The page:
For those men who have conjured themselves a successful boxing career over the past century or so, it has meant a collection of belts for their efforts and their ability to call themselves the absolute best in the world.
However, there is one success that some quarters often forget and that is getting out of the game with all your faculties intact. While knowing when to call it quits, is just as important as landing a knockout blow.
Because with the ‘Sweet Science’ being as punishing as it is, the life of a boxer is not all that long in sporting terms and for those who bow out before the losses rack up, then that can be considered a win in itself.
Then again, for those who have had more than a taste of pugilism, it can also be incredibly hard to walk away from such an alluring sport and once these warriors develop the boxing bug, it is near impossible to get rid of it.
Something that has clearly been the case as far as Evander Holyfield is concerned and with the 58-year-old recently getting back in the ring for an exhibition bout, it has once again asked a rather pertinent question.
That of course being, just how old is too old when it comes to competitive boxing?
An answer that if you were to ask Holyfield himself, would certainly not be the age of 58 and with the former heavyweight king going up against MMA star Vitor Belfort in a recent bout, the freakshow element of boxing was once again back on display.
For as long as the art has been crafted, the freakshow has always sold in boxing and you only have to look at characters such as Butterbean Esch as proof of this, as the super-heavyweight would pummel his opponents into submission.
Esch was often considered a promoter’s dream, as the giant was paraded around rings up and down America and even plied his trade in MMA bouts in Japan against the likes of Genki Sudo and Ikuhisa Minowa.
Although Esch may have been superior in terms of frame, he at least had relative age on his size and even if he may have displayed other health issues at the time of competition, nobody ever said he was too old to compete.
Such were the nature of Esch’s MMA and Boxing bouts, that not even the best sportsbook online would not offer a market on the duels, as there were also doubts regarding the legitimacy of his combat contests.
By the same token, there was little concern about whether Holyfield and Belfort’s recent duel was legit or not but with that said, there was also little clamor in which to stake a wager on the eventual outcome.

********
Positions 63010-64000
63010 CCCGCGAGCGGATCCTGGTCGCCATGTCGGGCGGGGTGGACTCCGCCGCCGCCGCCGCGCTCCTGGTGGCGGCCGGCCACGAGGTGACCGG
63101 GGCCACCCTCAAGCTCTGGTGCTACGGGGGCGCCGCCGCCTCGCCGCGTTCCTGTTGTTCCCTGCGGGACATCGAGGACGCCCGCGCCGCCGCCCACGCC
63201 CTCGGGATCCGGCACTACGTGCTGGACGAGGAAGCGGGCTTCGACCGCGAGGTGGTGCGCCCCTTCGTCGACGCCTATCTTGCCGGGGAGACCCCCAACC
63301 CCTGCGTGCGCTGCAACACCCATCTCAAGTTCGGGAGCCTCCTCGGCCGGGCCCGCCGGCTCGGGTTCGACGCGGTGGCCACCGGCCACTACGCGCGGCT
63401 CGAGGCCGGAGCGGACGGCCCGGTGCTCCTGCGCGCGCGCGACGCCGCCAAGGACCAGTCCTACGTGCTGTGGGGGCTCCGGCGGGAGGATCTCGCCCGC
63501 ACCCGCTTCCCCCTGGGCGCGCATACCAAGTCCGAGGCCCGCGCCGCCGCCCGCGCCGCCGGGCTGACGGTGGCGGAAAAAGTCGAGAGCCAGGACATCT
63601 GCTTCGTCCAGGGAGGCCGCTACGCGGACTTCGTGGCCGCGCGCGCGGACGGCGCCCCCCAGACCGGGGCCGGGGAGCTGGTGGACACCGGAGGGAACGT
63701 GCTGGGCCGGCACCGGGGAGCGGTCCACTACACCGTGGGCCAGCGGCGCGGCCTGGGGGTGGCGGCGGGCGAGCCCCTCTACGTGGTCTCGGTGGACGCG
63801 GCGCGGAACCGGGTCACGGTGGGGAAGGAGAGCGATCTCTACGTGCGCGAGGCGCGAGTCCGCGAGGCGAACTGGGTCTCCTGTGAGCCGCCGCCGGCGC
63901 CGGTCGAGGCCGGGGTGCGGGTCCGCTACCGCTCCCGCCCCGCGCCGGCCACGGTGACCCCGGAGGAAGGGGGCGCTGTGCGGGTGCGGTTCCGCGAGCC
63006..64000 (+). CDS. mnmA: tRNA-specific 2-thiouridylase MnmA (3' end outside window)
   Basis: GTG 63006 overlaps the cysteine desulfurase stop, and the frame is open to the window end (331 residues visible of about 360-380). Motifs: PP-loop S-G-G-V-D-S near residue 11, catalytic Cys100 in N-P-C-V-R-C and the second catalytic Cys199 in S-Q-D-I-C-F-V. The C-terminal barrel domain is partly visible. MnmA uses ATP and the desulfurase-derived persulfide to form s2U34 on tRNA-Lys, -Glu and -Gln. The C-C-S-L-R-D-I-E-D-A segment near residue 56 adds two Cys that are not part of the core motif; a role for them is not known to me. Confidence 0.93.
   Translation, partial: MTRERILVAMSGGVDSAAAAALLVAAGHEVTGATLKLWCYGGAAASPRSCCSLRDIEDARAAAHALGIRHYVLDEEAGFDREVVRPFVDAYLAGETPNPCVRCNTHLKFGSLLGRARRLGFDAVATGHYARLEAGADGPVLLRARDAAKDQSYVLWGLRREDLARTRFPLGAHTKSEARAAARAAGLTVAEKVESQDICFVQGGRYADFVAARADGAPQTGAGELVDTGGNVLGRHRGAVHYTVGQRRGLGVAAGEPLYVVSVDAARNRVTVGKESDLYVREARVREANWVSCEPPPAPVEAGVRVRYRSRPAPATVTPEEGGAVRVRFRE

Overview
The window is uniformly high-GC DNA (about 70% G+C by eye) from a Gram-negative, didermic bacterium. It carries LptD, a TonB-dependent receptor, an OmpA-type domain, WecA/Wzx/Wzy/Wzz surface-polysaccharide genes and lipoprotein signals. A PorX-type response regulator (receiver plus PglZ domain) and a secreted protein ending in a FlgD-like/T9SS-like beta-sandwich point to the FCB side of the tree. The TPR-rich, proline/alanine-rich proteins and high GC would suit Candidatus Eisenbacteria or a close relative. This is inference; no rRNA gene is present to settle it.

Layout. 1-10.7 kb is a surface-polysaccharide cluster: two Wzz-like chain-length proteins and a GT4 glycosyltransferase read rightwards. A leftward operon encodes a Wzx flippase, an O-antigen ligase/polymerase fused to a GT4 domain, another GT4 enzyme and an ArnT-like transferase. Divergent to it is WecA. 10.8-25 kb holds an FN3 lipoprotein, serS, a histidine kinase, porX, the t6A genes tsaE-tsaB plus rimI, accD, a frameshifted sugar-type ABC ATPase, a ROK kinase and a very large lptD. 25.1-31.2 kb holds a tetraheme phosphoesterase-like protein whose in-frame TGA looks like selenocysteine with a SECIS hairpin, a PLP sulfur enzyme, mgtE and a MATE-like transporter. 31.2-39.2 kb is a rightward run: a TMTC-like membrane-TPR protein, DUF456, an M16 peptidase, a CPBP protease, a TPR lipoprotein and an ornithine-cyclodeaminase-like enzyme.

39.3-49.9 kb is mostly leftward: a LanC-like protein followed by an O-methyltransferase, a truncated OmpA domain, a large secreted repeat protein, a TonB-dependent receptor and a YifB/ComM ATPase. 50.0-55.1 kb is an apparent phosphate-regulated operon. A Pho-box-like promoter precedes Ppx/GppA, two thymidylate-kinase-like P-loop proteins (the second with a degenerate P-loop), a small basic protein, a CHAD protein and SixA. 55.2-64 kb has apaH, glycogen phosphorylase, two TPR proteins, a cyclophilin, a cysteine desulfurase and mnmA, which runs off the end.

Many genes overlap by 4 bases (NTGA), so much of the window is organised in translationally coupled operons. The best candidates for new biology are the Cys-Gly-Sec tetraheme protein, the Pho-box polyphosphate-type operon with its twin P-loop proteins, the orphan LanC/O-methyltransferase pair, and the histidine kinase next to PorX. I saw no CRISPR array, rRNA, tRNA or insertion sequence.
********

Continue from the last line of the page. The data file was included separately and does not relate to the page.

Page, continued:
Of course, Holyfield is the latest in a long line of former greats who simply cannot stay away and with YouTubers entering the sport at one end, those who have previously been crowned champions are now returning at the other.
To the point where Boxing is struggling to stay relevant at times and although the recent duel between Anthony Joshua and Oleksandr Usyk would have thrust it back into the spotlight for a short while, it is the efforts of Holyfield and his senior ilk, which pull it back out.
With the UFC being such a dominant spectacle in terms of audience and relevance in recent times, boxing as a whole is doing its best to stay in the fight game and although it is trying its best, its best does not seem to be good enough.
Because if we are brutally honest, the sight of those who are fifty plus getting back into the ring, is a sight which is rather brutal in itself and one that should not be encouraged for very much longer either.
Yes, the level of competition may be dialed down but there are still plenty of health risks to those who should be long since retired and you get the feeling that such exhibitions are nothing more than an accident waiting to happen.
Surely it is better to remember the greats for what they were, than opposed to what they are and for each time members of the senior circuit don the gloves again, then their previous allure is one that only fades ever further.
At what point do these former warriors need to be told no? Do promoters need to take more responsibility and stop chasing the quick buck? I guess the answer to that second question is that promoters will never stop chasing the quick buck.
They should however possess a sense of culpability in all of this and although the likes of Evander Holyfield and Roy Jones Jr never want to let go of what they had, it is about time that they called time on their careers once and for all.